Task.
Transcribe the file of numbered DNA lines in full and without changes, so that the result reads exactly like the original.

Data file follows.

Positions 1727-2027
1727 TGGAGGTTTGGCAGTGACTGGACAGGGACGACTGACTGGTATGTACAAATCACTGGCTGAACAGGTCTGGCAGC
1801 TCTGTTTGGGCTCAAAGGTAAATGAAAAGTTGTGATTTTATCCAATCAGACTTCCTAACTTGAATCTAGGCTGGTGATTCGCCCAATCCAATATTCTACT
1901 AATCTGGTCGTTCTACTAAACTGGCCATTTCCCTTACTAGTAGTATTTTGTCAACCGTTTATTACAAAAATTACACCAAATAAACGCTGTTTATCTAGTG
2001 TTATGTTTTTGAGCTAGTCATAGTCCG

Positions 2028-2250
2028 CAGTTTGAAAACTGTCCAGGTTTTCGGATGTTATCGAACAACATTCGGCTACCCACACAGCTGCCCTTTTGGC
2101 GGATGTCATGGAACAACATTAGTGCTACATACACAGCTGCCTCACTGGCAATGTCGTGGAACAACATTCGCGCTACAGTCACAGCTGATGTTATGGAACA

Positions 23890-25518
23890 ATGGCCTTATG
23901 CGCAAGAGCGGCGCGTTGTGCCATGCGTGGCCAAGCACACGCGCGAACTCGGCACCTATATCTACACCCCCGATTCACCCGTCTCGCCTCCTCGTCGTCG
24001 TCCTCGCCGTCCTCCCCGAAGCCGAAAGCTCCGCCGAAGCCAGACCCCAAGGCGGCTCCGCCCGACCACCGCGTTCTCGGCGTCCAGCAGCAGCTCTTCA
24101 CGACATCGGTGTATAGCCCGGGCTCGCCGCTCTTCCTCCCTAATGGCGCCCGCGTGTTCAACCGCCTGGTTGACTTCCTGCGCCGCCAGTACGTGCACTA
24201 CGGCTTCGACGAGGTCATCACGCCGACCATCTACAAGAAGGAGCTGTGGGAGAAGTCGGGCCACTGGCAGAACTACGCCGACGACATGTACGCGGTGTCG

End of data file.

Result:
Positions 1727-2027
1727 TGGAGGTTTGGCAGTGACTGGACAGGGACGACTGACTGGTATGTACAAATCACTGGCTGAACAGGTCTGGCAGC
1801 TCTGTTTGGGCTCAAAGGTAAATGAAAAGTTGTGATTTTATCCAATCAGACTTCCTAACTTGAATCTAGGCTGGTGATTCGCCCAATCCAATATTCTACT
1901 AATCTGGTCGTTCTACTAAACTGGCCATTTCCCTTACTAGTAGTATTTTGTCAACCGTTTATTACAAAAATTACACCAAATAAACGCTGTTTATCTAGTG
2001 TTATGTTTTTGAGCTAGTCATAGTCCG

Positions 2028-2250
2028 CAGTTTGAAAACTGTCCAGGTTTTCGGATGTTATCGAACAACATTCGGCTACCCACACAGCTGCCCTTTTGGC
2101 GGATGTCATGGAACAACATTAGTGCTACATACACAGCTGCCTCACTGGCAATGTCGTGGAACAACATTCGCGCTACAGTCACAGCTGATGTTATGGAACA

Positions 23890-25518
23890 ATGGCCTTATG
23901 CGCAAGAGCGGCGCGTTGTGCCATGCGTGGCCAAGCACACGCGCGAACTCGGCACCTATATCTACACCCCCGATTCACCCGTCTCGCCTCCTCGTCGTCG
24001 TCCTCGCCGTCCTCCCCGAAGCCGAAAGCTCCGCCGAAGCCAGACCCCAAGGCGGCTCCGCCCGACCACCGCGTTCTCGGCGTCCAGCAGCAGCTCTTCA
24101 CGACATCGGTGTATAGCCCGGGCTCGCCGCTCTTCCTCCCTAATGGCGCCCGCGTGTTCAACCGCCTGGTTGACTTCCTGCGCCGCCAGTACGTGCACTA
24201 CGGCTTCGACGAGGTCATCACGCCGACCATCTACAAGAAGGAGCTGTGGGAGAAGTCGGGCCACTGGCAGAACTACGCCGACGACATGTACGCGGTGTCG